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MAGADHA DYNASTY

History

Magadha Empire ruled from 684 B.C - 320 B.C in India. The Magadha Empire is mentioned in the two great epics Ramayana and Mahabharata. It is been known that Shishunaga dynasty found the Magadha Empire. The greatest empires and religions of India originated here like the Gupta Empire and Mauryan Empire. These empires saw advancements in ancient India's different subjects like science, mathematics, astronomy, religion, and philosophy and were considered the Indian "Golden Age". Buddhism and Jainism the great religions were also founded in Magadha Empire.

Magadha Dyansty was the dominant force in the political scene of Northern India of those times. This name was first mentioned in the Veda, and later it is seen mentioned in several other ancient Indian sources. The fertile soil of this state and the enthusiasm of the people for cultivation resulted in the fast development of agriculture and the state became richer. Very soon the state entered into trade relationship with other parts of India.

King Bindusara (545/544-493 B.C.) of the Haryanka dynasty is the founder of this dynasty, the brilliance of which illuminated the history of India for a long time. The Sisunaga dynasty captured power from the Haryanka dynasty. This period saw the glory of the development of the Buddha-Jaina religions. After the Sisunagas, it was the period of the Nanda dynasty to be followed by the Maurya. The King Bimbisara, was murdered by his Prince Ajatashatru. King Pasenadi, king of neighboring Kosala Ajatashatru was caught by an ambush and captured with his army. However, King Pasenadi allowed moving and army returned to Magadha. King Pasendi also got his daughter married to the new young king.

Magadha map
The Magadha-Maurya it was a period of colorful events when the first large states of India took shape, gained strength and then contended for supremacy. King Udayin (461-445 B.C.) shifted the capital of Magadha from Rajagriha to Pataliputra (modern Patna) and it became a very famous center of wealth, learning and power in ancient India.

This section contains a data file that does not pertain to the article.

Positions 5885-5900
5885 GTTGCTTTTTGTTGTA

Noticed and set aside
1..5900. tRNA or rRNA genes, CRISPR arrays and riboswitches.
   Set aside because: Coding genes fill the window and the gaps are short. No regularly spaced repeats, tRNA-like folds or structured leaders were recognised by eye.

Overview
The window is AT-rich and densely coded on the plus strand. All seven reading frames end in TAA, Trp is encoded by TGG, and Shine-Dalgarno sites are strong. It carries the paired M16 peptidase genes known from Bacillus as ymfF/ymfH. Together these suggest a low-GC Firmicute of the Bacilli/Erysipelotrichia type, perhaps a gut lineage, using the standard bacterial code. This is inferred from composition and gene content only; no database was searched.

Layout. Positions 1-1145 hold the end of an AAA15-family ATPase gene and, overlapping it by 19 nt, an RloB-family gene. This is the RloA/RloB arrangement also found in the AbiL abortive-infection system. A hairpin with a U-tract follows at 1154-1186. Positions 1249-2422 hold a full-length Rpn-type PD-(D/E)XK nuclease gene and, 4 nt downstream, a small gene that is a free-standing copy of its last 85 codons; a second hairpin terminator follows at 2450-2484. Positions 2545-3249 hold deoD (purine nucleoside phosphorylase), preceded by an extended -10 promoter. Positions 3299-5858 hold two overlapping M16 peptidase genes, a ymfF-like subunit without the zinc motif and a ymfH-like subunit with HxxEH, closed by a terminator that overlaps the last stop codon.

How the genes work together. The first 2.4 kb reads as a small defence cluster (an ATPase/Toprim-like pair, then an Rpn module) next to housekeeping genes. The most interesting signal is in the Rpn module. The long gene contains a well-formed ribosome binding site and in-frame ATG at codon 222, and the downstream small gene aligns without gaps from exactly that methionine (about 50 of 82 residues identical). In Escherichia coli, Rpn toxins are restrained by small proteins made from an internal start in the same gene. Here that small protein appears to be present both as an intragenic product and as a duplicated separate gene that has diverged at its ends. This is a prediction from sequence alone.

Magadha Empire was among those which formed one of the sixteen Mahajanapadas (Sanskrit, "great countries") or regions in ancient India. The core area of the Empire was the area of Bihar south of the Ganges; its capital was Rajagaha (modern Rajgir). Magadha Empire expanded from Eastern Uttar Pradesh to the most of Bihar, and Bengal with the conquest of Licchavi and Anga respectively. Magadha Empire is also mentioned in Buddhist and Jain texts. The initial reference of Magadha people occurs in the Atharva-Veda where they are found listed along with the Angas, Gandharis, and Mujavats. The republican community of Rajakumara was also included in the Magadha Dynasty.

Magadha Empire gained much power during the rule of King Bimbisara and successor Ajatshatru. Bimbisara was murdered by his son Ajatshatru. The Magadha Empire in India extended upto modern day Bihar, Patna and some parts of Bengal. The empire extended from River Ganges to the kingdoms of Kosala and Kashi which were annexed. The Magadha Empire fought many battles with most of its neighbors. During this period Ajatshatru built a huge fort at his capital Pataliputra. During the era Buddha prophesized and this place become a popular place of trade and commerce.
Magadha Dynasty

Magadha pursued a policy of expansionism and it had links with the states of Eastern and Northern India. The powerful states of Koshala, Avanti and Lichchavi were the contestants with Magadha for controlling the trade routes, especially the Ganges river system. This resulted in frequent wars. King Udayin (461-445 B.C.) shifted the capital of Magadha from Rajagriha to Pataliputra (modern Patna) and it became a very famous center of wealth, learning and power in ancient India With powerful military force, the Magadha Empire naturally had an upper hand over conquering neighborhood places and spreading their territory. However, after the death of King Udayan, the Magadha Empire started to decline very rapidly. Internal disturbances and corruption within the kingdom led to its decline. The Magadha Empire was finally taken over by the powerful Nanda dynasty who then ruled here for a good amount of time before being taken over by the Mauryas.

The 16 Mahajanapada and their capitals were as follows:

  • Anga : Champa
  • Magadha :Girvraj , Patliputra
  • Kashi : Banaras
  • Vatsa : Kausambi ( Allahabad)
  • Koshal : Shravasti
  • Sursen : Mathura
  • Panchal : Ahikshatra, Kampilya
  • Kuru : Indra Prastha
  • Matsya : Bairath
  • Chedi : Shaktimati
  • Avanti : Ujjain , Mahishamati
  • Gandhar : Takshshila
  • Kambauj : Hatak or Rajpur
  • Asmak : Potan or Potani
  • Wajji : Vaishali or Lichchhavi
  • Matsya : Kushniara or Pawa

The Magadha administration was divided into judicial, executive and military functions. Magadha was a region which was known for productive agriculture. Iron mines were accessible and provided resources for tools and weapons. Elephants formed an important component of the army in the region. Ganga and its tributaries provided a means of cheap and convenient communication. Villages had their own assemblies under their local chiefs called Gramakas.

Place
Bihar & Patna
Period
684 B.C - 320 B.C
Languge
Sansktit, Prakrit, Pali
Religion
Hinduism, Buddhism

 

 

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